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So the Breakfast twins Oatmeal and Maple are almost a week old just shy by a few hours. For the first 24 to 36 hours they were given colostrum then we moved on to Land O Lakes Pronurse. They seem to prefer eating about every 6 to 8 hours a day. They are doing very well. Oatmeal is up around jumping launching etc. Maple has always been high energy since day one.

We have made makeshift coats for them and they spend 4-6 hours day in the baby bin as we call it. A fully enclosed area of the barn that can be closed off. The rest of the herd has fully accepted them and Ally (lgd) keeps close eye on them and will lay with them to help keep them warm.

Is there something else I should be adding to their diet? They are growing at consistent rate as the three that have mom. So I think we must be doing something right I just want to be sure we are doing all we can.

Thanks
Take the coats off them.
 

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I'm gonna be the devil's advocate here; if they are healthy, growing, pooping normally, etc. and you are measuring correctly and carefully, don't change anything if you don't want to. If you decide to change milk types, either do slowly over the course of 5 or so days or, give a day of feeding consisting of electrolytes to re set their systems, then do the new milk.

I have bottle fed a lot of kids on Land-O-Lakes Does Match. Only one year did I have problems and that was due to incorrect mixing instructions when they went from a 5 gal. bucket to a bag. Something got messed up. I've never had problems since. If something is working for you, don't change it. Every goat and farm is different and what works for one may not for another.

That said, there are a lot of milk replacers out there that are not optimal. So, the whole milk route is better in those cases. But generally, you can tell, by poor growth, lack of energy and diarrhea.
 

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Discussion Starter · #14 ·
I'm gonna be the devil's advocate here; if they are healthy, growing, pooping normally, etc. and you are measuring correctly and carefully, don't change anything if you don't want to. If you decide to change milk types, either do slowly over the course of 5 or so days or, give a day of feeding consisting of electrolytes to re set their systems, then do the new milk.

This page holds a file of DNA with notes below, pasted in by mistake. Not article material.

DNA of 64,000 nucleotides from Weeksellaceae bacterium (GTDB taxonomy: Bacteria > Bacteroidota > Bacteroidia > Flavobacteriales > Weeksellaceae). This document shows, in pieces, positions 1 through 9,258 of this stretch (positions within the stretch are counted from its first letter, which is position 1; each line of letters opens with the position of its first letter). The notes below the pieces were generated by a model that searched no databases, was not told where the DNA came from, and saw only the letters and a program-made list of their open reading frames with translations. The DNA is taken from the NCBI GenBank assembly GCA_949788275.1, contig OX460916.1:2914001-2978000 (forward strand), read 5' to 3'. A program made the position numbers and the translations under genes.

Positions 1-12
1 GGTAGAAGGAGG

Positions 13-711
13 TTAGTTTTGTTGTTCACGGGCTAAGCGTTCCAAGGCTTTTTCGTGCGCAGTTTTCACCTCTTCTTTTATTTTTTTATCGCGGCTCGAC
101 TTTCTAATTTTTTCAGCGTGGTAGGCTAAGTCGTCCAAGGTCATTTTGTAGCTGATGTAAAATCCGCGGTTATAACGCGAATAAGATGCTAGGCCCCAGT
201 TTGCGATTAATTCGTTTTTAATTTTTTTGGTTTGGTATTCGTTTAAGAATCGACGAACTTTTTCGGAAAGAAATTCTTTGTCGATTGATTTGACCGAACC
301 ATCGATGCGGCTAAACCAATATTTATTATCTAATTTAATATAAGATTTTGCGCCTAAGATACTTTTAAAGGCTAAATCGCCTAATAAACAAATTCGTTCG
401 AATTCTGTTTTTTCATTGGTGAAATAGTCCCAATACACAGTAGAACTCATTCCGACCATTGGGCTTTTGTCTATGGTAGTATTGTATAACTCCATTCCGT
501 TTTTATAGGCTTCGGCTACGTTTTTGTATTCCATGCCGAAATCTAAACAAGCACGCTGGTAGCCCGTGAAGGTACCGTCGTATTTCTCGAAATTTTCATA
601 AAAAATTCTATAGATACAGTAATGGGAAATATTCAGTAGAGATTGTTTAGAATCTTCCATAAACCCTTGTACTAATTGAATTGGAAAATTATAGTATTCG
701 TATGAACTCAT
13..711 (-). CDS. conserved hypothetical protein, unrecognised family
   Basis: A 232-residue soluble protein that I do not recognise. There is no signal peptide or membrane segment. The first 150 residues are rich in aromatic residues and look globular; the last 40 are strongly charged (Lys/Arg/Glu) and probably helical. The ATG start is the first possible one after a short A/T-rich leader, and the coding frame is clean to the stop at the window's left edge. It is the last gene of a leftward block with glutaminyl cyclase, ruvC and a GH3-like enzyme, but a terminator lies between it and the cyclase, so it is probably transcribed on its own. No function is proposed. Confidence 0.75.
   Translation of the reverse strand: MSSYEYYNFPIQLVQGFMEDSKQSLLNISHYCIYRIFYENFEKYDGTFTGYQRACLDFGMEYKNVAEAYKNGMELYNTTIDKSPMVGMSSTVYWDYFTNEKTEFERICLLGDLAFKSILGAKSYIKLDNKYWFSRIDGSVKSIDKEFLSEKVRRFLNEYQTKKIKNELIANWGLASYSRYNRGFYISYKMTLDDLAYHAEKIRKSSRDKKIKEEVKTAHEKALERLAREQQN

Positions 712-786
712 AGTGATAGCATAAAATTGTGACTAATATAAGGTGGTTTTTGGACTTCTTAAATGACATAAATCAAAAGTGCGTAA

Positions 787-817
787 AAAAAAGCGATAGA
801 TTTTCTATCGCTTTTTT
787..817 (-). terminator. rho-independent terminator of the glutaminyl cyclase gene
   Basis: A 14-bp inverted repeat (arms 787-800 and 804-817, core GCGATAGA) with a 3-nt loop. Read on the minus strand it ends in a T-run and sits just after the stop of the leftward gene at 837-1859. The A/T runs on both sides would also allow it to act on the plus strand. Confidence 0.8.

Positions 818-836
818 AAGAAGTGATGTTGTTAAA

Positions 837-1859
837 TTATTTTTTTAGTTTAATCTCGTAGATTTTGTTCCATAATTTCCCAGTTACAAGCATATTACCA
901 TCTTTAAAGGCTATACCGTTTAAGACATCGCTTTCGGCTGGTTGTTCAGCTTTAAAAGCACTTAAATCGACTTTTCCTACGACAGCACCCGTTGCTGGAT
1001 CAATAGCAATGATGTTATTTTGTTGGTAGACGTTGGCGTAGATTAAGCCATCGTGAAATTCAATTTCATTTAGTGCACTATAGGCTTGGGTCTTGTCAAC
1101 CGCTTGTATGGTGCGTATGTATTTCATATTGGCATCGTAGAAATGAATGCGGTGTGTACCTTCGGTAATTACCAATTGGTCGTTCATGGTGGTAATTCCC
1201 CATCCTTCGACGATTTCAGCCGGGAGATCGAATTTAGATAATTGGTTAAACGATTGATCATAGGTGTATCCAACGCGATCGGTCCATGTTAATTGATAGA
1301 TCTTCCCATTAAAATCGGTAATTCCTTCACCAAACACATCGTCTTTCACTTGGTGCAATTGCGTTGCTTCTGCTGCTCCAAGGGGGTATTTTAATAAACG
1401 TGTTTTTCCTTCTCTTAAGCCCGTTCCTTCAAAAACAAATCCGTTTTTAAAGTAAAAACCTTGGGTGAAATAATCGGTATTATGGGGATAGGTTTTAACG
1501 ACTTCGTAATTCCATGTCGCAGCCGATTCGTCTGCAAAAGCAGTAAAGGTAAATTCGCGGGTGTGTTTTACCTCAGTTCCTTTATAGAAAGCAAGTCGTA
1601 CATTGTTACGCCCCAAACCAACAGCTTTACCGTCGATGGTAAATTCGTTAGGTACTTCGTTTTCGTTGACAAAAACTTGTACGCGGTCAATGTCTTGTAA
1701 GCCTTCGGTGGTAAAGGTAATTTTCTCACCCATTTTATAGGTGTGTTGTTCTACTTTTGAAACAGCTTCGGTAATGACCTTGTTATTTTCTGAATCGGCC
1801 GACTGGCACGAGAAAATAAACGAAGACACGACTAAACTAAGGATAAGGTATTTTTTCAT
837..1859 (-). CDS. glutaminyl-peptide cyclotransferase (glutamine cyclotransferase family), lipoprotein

I have bottle fed a lot of kids on Land-O-Lakes Does Match. Only one year did I have problems and that was due to incorrect mixing instructions when they went from a 5 gal. bucket to a bag. Something got messed up. I've never had problems since. If something is working for you, don't change it. Every goat and farm is different and what works for one may not for another.

That said, there are a lot of milk replacers out there that are not optimal. So, the whole milk route is better in those cases. But generally, you can tell, by poor growth, lack of energy and diarrhea.
I was concerned about the scours, so we switched to whole milk, improvement was almost immediately noticeable.

thank you
 

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I'm gonna be the devil's advocate here; if they are healthy, growing, pooping normally, etc. and you are measuring correctly and carefully, don't change anything if you don't want to. If you decide to change milk types, either do slowly over the course of 5 or so days or, give a day of feeding consisting of electrolytes to re set their systems, then do the new milk.

I have bottle fed a lot of kids on Land-O-Lakes Does Match. Only one year did I have problems and that was due to incorrect mixing instructions when they went from a 5 gal. bucket to a bag. Something got messed up. I've never had problems since. If something is working for you, don't change it. Every goat and farm is different and what works for one may not for another.

That said, there are a lot of milk replacers out there that are not optimal. So, the whole milk route is better in those cases. But generally, you can tell, by poor growth, lack of energy and diarrhea.